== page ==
• Schematic illustration of typical defects in flat rolling: (a) wavy edges; (b) zipper cracks in the center of strip; (c) edge cracks; (d) alligatoring.

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Metal Forming Course

Shape Rolling

  • Stages in shape rolling of an H-section part. Various other structural sections, such as channels and I-beams, are also rolled by this process.

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Metal Forming Course


  • (a) Schematic illustration of a ring-rolling operation. Reducing the thickness results in an increase in the part’s diameter. (b) Examples of cross-sections that can be formed by ring rolling.

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Metal Forming Course

Thread-Rolling Processes

  • Thread-rolling processes: (a) flat dies and (b) two-roller dies. These processes are used extensively in making threaded fasteners at high rates of production.

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Metal Forming Course

Machined And Rolled Threads

  • (a) Schematic illustration of machined or rolled threads. (b) Grain-flow lines in machined and rolled threads. Unlike machined threads, which are cut through the grains of the metal, rolled threads follow the grains and are stronger, because of the cold working involved.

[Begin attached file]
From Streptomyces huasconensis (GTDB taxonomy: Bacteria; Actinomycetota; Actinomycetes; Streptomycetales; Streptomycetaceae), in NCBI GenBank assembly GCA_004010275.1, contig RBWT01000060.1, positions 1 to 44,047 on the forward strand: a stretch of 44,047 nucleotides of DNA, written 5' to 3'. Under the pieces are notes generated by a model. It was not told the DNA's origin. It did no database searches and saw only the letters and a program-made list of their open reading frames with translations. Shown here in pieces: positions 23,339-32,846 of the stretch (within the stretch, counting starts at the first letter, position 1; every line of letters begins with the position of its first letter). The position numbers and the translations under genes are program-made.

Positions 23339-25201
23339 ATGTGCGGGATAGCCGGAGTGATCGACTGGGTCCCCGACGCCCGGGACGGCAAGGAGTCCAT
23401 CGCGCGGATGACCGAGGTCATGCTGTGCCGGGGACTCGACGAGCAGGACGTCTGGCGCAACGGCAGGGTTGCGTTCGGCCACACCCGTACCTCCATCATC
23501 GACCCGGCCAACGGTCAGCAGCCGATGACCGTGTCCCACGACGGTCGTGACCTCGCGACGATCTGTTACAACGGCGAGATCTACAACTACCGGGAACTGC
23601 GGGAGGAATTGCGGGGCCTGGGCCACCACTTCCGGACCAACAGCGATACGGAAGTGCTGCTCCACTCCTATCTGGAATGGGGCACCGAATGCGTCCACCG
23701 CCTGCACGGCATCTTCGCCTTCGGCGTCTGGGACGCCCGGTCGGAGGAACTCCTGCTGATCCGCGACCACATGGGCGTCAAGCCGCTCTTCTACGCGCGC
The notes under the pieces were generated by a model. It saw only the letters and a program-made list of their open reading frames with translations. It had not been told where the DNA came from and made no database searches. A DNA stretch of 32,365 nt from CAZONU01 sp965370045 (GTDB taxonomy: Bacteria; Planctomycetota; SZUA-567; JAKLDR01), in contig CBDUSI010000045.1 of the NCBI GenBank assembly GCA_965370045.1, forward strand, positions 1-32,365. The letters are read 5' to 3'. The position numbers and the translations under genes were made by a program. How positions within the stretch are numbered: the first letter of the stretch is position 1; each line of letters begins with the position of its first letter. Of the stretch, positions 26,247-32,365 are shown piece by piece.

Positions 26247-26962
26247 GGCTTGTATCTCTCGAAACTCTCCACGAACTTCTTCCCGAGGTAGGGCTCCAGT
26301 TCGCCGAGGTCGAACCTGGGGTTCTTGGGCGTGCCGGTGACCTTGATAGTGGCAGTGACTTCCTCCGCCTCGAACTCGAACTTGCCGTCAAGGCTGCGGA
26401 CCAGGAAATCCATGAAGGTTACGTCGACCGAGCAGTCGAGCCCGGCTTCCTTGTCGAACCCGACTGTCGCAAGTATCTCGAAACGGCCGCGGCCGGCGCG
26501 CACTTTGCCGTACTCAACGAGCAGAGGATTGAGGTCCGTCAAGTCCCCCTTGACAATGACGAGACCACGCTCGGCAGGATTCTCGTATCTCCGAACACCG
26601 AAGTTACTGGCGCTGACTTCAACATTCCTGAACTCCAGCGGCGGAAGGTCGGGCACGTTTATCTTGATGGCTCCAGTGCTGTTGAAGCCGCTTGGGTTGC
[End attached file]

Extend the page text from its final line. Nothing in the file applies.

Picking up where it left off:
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Metal Forming Course

Mannesmann Process

  • Cavity formation by secondary tensile stresses in a solid round bar and its use in the rotary-tube-piercing process. This procedure uses the principle of the Mannesmann mill for seamless tube making. The mandrel is held in place by the long rod, although techniques have been developed in which the mandrel remains in place without the rod.

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Metal Forming Course

Types Of Extrusion

  • Types of extrusion. (a) direct; (b) indirect; (c) hydrostatic; (d) impact.

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Metal Forming Course


  • Schematic illustration of three different types of metal flow in direct extrusion.

  • Extrusion and examples of products made by sectioning off extrusions.

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Metal Forming Course

Cold and Impact Extrusion

  • Examples of cold extrusion. Arrows indicate the direction of material flow. These parts may also be considered as forgings.

  • (a) Impact extrusion of a tube (Hooker process).(b) Two examples of products made by impact extrusion, these parts may also be made by casting, forging, and machining, depending on the dimensions and materials involved and the properties desired. Economic considerations are also important in process selection.

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Metal Forming Course

Chevron Cracking